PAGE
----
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Content is king, but does it still reign supreme?

Adam Nightingale, Irdeto

Irdeto's Adam Nightingale believes TV operators must embrace the multi-screen, social environment

The phrase “content is king” is well known to operators (writes Adam Nightingale, Head of Sales for Northern Europe at Irdeto). The industry understands that great content will attract consumers and encourage them to subscribe to a paid TV service. After all, if a consumer really is passionate about the content, then availability is key and they will be willing to pay for access.

Amongst those operators who worked to strengthen their offering in 2011 were US based streaming service Netflix and German operator ProSieben, motivated by the fact that a catalogue of good content will attract and retain paying customers.

Also supporting this approach is Rupert Murdoch, who attributed the significant growth of NewsCorp’s cable network programming, television and filmed entertainment segments during Q4 of 2011 to its strategy of developing and distributing superior and extensive content.

Furthermore, Modern Times Group (MTG), parent company of Viasat, recently announced healthy financial results for the last financial year. The company continues to invest in content, new technologies and subscriber acquisition, all central pillars in its growth strategy.

This proves that while investment in premium content can be costly, important operators such as Viasat still consider it a key priority. But is a robust content offering enough to increase consumer demand for a service?

Platform lead choices

Consumers are no longer simply choosing pay TV service providers based solely on the availability of linear broadcast content on a traditional TV set. It may be that a tablet device, laptop or even smartphone is the viewing platform of choice. Lack of availability of the service on this device will deter the consumer, even if the content catalogue for the larger screen is attractive. Instead, illegal content is likely to triumph over a legitimate paid service.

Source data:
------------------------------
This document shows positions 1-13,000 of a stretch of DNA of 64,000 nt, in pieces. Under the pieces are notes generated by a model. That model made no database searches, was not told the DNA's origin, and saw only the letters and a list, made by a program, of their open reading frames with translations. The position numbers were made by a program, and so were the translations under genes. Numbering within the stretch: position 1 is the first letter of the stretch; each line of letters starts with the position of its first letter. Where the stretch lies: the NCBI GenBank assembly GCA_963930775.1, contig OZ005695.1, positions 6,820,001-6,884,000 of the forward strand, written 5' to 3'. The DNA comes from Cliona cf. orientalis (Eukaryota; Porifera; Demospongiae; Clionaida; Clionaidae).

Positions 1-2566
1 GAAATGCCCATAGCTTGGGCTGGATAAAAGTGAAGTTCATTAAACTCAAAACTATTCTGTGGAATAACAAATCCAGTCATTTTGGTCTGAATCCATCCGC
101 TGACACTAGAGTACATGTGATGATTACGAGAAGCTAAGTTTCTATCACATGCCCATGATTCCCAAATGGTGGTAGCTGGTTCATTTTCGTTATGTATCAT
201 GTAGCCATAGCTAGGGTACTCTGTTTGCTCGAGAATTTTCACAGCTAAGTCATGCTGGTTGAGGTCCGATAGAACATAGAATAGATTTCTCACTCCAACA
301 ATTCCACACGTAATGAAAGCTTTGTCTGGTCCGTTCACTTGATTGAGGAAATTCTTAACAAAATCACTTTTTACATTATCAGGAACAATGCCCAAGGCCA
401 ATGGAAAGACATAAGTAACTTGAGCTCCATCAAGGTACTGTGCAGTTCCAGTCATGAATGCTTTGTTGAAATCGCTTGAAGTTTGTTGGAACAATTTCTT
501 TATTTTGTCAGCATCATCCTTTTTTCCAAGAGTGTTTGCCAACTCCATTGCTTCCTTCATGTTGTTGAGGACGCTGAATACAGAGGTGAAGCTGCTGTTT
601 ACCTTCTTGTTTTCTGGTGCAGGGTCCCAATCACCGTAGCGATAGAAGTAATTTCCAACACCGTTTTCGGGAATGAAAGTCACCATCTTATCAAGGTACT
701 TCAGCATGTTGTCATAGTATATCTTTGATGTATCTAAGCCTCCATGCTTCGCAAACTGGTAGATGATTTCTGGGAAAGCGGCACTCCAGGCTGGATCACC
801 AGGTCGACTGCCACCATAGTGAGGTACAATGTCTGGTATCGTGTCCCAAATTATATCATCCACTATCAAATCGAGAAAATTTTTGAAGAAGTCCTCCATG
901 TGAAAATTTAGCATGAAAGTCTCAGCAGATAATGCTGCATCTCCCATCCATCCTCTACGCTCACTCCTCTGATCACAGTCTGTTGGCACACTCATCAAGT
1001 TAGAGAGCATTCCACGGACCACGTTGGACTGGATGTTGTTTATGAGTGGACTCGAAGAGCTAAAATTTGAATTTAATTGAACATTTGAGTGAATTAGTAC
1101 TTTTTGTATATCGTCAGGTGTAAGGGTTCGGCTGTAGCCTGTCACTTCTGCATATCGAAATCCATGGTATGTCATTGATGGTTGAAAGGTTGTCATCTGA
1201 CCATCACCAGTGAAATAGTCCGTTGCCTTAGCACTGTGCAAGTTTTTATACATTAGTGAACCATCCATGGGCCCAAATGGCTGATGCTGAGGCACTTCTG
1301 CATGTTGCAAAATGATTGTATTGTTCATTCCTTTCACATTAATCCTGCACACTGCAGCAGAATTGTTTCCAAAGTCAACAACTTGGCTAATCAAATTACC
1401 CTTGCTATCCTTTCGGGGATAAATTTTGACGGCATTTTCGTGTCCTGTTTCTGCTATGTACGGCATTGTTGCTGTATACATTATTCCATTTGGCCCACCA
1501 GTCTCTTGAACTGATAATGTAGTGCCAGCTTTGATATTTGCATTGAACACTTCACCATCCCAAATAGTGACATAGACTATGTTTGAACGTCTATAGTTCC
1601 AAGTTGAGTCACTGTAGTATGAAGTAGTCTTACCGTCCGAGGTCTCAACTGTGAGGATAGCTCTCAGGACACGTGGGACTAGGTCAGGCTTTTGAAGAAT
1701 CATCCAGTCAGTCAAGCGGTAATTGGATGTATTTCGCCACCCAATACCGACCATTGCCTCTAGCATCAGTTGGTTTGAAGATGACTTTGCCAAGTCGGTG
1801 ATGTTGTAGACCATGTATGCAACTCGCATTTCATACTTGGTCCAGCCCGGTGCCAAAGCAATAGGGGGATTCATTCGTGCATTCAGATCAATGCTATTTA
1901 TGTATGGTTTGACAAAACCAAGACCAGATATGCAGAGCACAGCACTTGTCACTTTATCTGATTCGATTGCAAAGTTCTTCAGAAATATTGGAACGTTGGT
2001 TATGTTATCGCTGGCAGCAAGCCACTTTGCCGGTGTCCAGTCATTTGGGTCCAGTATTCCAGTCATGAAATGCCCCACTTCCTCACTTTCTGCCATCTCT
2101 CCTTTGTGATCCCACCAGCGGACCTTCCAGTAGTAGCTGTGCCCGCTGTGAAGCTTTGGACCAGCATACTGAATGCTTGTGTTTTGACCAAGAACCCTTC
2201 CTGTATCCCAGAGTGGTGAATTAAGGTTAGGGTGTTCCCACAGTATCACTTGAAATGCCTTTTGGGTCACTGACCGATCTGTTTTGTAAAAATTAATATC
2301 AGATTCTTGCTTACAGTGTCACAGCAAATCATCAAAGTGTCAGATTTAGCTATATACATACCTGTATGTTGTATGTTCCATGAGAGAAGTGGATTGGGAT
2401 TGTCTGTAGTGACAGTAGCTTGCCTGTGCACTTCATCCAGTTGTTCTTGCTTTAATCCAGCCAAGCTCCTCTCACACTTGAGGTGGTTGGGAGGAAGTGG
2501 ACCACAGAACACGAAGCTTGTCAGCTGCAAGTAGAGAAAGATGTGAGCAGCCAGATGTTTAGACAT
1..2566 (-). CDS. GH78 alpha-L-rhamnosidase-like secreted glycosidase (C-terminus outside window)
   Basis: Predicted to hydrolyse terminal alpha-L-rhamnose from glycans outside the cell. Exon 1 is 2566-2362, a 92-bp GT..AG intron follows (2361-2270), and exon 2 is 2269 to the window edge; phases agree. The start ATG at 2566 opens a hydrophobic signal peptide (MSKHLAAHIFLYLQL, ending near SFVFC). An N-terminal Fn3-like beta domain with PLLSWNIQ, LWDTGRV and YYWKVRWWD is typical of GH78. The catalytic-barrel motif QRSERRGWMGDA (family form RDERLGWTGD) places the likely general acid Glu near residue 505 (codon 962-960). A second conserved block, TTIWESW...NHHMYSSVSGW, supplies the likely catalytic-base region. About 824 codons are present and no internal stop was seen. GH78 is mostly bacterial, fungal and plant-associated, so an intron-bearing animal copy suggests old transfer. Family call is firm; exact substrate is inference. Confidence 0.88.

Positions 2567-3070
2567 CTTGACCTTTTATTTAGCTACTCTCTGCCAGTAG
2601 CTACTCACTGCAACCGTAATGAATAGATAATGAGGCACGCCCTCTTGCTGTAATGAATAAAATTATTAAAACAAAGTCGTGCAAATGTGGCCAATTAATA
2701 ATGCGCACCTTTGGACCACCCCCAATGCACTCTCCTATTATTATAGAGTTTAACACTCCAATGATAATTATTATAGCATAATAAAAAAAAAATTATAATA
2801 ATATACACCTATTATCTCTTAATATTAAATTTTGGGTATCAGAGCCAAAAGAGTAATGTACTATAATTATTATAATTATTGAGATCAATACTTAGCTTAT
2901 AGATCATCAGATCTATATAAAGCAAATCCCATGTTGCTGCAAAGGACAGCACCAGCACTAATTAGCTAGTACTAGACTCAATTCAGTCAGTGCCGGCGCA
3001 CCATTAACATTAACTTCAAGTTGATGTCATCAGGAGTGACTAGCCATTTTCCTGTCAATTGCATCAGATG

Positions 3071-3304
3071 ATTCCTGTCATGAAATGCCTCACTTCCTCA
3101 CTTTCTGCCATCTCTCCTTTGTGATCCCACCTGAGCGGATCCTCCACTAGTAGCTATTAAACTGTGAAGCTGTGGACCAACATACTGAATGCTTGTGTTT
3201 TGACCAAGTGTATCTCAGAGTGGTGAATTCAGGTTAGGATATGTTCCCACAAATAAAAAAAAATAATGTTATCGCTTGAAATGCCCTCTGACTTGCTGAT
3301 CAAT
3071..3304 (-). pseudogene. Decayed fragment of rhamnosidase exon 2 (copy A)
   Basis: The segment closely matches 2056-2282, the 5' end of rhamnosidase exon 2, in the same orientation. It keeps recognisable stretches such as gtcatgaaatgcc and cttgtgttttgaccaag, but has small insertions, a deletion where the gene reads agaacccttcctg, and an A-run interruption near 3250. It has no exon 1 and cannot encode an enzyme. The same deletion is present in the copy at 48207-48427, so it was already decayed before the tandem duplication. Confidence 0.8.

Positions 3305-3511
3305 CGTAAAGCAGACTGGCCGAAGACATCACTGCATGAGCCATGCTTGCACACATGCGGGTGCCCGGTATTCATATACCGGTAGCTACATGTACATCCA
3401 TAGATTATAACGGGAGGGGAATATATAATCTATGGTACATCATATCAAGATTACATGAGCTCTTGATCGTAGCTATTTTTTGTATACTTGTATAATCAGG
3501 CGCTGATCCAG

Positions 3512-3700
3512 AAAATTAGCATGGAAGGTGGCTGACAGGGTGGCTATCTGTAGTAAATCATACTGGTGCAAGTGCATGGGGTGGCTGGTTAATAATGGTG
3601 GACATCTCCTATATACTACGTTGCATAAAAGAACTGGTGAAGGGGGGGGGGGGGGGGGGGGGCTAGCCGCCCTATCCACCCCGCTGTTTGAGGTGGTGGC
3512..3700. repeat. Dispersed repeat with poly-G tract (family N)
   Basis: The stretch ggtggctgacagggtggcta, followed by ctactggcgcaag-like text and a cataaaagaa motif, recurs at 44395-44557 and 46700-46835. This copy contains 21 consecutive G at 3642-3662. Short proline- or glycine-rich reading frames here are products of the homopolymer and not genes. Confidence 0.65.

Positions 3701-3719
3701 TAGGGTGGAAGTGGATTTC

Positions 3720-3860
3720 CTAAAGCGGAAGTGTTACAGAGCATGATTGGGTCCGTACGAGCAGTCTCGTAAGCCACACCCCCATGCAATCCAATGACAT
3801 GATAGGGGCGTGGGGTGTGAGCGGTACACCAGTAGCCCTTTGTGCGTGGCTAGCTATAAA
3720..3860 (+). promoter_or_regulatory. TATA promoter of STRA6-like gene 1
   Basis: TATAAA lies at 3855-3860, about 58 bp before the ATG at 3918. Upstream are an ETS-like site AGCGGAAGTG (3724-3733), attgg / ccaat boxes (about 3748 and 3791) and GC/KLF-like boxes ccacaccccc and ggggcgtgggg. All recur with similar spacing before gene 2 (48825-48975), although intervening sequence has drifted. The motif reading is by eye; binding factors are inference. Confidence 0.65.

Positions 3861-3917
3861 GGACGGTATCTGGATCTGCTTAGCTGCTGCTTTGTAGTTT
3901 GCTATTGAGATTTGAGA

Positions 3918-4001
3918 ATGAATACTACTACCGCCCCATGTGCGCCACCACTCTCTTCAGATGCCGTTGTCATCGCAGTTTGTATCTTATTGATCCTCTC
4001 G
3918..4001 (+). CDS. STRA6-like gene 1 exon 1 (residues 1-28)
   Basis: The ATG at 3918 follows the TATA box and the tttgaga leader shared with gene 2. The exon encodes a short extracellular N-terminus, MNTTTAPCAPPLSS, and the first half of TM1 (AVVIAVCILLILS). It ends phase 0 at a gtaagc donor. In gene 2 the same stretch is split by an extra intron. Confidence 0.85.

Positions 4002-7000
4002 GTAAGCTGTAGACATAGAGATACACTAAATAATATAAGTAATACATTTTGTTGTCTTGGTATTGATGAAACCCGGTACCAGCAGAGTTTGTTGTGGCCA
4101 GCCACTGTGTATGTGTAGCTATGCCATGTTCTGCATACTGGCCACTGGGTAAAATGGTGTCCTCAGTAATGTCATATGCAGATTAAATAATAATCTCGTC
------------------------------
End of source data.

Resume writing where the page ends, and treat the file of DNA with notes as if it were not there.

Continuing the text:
This leads us to the conclusion that the ubiquity of content is at least as important as a wide content offering. In the US it is no longer the exception for consumers to have the Netflix app on their connected devices, it has become the norm. Netflix, while offering a fairly well established catalogue of content, did not rise to success in the US purely because of its content portfolio. The company’s success was established, according to US website Gigaom, because it was available on almost every device.

This shift was reflected at CES 2012, where the likes of LG, Samsung and Sony unveiled new connected TVs boasting interfaces including apps currently available on smartphones and tablets to lure customers back to the larger screen. TV apps promise to be a lucrative distribution opportunity for content providers, distributors and TV manufacturers.

For those delivering content via broadband, there is a large addressable market which expects great content and a multi-screen experience. However, this multi-screen environment also brings the challenges of managing content in multiple formats across many different screens. A whole new world of device and subscriber management, payment models, content management and distribution needs to be considered. On top of this is the need to abide by content owner mandates regarding content security and charging rules. Those operators who implement efficient, scalable and flexible infrastructures will reap rich rewards.

Standing out from the crowd